You can see there are the two types on the left that know the exact time and the other types on the right that know the wall time.

So in ZoneDateTime spans both categories because it knows both the exact time and the wall time.

Now that you've been introduced to the cast of characters in Temporal it's time to show how to accomplish a programming task.

I've picked three tasks to walk through: an easy one, a medium one, and a complicated one.

The easy task is to get the current time as a Unix timestamp in milliseconds.

This is the number one top voted question for legacy Date on stack overflow.

So naturally we'll want to be able to do the same thing in Temporal.

First we consider what type we have to use.

A timestamp represents an exact time without regard to time zones.

So we use Instant.

In fact, Instant was very nearly named 'timestamp' earlier in the Temporal design process.

The next thing, maybe a meta thing to consider is do we really want to timestamp and milliseconds, or will the instant object itself work just as well?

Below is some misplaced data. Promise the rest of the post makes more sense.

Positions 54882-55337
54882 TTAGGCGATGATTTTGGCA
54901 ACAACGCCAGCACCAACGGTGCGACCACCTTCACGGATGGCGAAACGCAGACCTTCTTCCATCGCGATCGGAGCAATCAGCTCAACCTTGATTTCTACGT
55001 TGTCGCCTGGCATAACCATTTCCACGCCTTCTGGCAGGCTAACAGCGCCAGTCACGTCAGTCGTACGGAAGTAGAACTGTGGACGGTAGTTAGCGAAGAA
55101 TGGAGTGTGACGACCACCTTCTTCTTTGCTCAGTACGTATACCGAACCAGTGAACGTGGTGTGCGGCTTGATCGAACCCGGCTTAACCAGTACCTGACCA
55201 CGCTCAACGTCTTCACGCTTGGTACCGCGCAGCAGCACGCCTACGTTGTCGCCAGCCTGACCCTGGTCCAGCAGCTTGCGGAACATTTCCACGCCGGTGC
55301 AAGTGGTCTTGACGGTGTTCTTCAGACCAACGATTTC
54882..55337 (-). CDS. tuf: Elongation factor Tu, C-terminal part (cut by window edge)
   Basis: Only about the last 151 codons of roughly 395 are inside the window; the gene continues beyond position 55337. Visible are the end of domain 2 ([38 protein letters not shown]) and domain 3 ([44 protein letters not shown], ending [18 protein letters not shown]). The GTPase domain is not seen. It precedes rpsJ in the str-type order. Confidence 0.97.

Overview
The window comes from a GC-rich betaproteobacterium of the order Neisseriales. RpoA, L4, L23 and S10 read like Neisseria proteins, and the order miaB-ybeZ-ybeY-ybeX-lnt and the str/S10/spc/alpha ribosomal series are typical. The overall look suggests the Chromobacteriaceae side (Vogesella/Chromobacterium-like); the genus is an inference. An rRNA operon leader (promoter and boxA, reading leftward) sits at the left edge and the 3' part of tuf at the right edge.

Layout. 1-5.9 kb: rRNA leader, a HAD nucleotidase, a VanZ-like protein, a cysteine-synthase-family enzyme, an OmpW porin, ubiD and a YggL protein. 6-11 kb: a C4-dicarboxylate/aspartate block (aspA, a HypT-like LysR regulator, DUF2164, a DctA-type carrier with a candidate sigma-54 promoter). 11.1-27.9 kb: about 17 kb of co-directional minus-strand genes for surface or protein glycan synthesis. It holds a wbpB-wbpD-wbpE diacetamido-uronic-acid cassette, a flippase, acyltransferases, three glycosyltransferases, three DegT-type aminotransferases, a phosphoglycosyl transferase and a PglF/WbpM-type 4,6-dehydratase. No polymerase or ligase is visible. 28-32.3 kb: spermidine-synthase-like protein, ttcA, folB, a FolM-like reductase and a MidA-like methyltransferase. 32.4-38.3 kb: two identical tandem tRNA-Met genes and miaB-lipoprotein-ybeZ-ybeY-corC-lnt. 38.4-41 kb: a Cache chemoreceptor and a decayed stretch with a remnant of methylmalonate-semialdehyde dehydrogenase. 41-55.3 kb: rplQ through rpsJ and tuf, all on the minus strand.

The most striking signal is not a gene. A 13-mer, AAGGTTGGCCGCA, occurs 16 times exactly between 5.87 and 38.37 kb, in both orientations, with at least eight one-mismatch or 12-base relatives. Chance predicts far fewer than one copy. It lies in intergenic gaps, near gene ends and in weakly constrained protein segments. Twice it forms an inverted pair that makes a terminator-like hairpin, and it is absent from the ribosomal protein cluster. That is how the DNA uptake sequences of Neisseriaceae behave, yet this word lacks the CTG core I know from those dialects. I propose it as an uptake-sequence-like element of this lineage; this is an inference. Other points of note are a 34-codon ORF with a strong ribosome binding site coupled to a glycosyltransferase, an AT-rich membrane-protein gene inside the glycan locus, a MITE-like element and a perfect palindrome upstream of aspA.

Going forward as Temporal gains wider adoption, we do expect that numerical timestamps are going to be mainly necessary for interoperation, not so much for use within JavaScript applications where instant will be used.

But for the sake of this example, let's say that we do need a numerical timestamp in millisecond.

So we know what type we need and next we need to know how to fill it with the current Time.

We do this, with the functions in the Now namespace, any of these functions will give you the current date, time and or time zone as one of the Temporal types.

There are shortcuts for the calendar types for when you are using the ISO calendar.

Since we need the current time as an instant, we'll use the top one from this list: Temporal.


Next we'll need to figure out how to get a number of milliseconds since the Unix epoch from the instant.